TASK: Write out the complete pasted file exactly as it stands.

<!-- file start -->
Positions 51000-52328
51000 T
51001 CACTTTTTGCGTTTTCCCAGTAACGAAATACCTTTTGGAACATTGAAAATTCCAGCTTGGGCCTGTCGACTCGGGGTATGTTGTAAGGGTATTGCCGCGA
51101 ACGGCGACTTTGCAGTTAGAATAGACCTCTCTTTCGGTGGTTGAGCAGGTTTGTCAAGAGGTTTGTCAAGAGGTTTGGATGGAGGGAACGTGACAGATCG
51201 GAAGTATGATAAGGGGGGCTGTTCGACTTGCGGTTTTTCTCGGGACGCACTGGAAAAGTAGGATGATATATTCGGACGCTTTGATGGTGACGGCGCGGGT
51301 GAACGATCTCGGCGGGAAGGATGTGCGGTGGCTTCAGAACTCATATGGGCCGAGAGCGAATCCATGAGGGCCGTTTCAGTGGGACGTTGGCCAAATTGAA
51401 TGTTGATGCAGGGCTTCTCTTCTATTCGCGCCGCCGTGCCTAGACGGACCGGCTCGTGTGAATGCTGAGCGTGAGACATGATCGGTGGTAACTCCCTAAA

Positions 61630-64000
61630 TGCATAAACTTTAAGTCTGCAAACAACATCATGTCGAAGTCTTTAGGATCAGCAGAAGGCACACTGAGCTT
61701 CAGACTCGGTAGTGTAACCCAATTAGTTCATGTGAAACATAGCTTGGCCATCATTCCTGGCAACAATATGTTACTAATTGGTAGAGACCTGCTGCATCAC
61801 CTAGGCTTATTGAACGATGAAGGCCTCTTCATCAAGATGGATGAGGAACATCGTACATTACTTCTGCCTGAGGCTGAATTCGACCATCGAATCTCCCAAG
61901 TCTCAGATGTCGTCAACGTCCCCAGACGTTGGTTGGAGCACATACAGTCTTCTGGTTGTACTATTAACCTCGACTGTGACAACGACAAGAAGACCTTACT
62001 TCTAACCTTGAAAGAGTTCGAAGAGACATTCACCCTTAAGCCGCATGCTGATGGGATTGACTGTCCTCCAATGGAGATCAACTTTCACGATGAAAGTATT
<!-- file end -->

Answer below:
Positions 51000-52328
51000 T
51001 CACTTTTTGCGTTTTCCCAGTAACGAAATACCTTTTGGAACATTGAAAATTCCAGCTTGGGCCTGTCGACTCGGGGTATGTTGTAAGGGTATTGCCGCGA
51101 ACGGCGACTTTGCAGTTAGAATAGACCTCTCTTTCGGTGGTTGAGCAGGTTTGTCAAGAGGTTTGTCAAGAGGTTTGGATGGAGGGAACGTGACAGATCG
51201 GAAGTATGATAAGGGGGGCTGTTCGACTTGCGGTTTTTCTCGGGACGCACTGGAAAAGTAGGATGATATATTCGGACGCTTTGATGGTGACGGCGCGGGT
51301 GAACGATCTCGGCGGGAAGGATGTGCGGTGGCTTCAGAACTCATATGGGCCGAGAGCGAATCCATGAGGGCCGTTTCAGTGGGACGTTGGCCAAATTGAA
51401 TGTTGATGCAGGGCTTCTCTTCTATTCGCGCCGCCGTGCCTAGACGGACCGGCTCGTGTGAATGCTGAGCGTGAGACATGATCGGTGGTAACTCCCTAAA

Positions 61630-64000
61630 TGCATAAACTTTAAGTCTGCAAACAACATCATGTCGAAGTCTTTAGGATCAGCAGAAGGCACACTGAGCTT
61701 CAGACTCGGTAGTGTAACCCAATTAGTTCATGTGAAACATAGCTTGGCCATCATTCCTGGCAACAATATGTTACTAATTGGTAGAGACCTGCTGCATCAC
61801 CTAGGCTTATTGAACGATGAAGGCCTCTTCATCAAGATGGATGAGGAACATCGTACATTACTTCTGCCTGAGGCTGAATTCGACCATCGAATCTCCCAAG
61901 TCTCAGATGTCGTCAACGTCCCCAGACGTTGGTTGGAGCACATACAGTCTTCTGGTTGTACTATTAACCTCGACTGTGACAACGACAAGAAGACCTTACT
62001 TCTAACCTTGAAAGAGTTCGAAGAGACATTCACCCTTAAGCCGCATGCTGATGGGATTGACTGTCCTCCAATGGAGATCAACTTTCACGATGAAAGTATT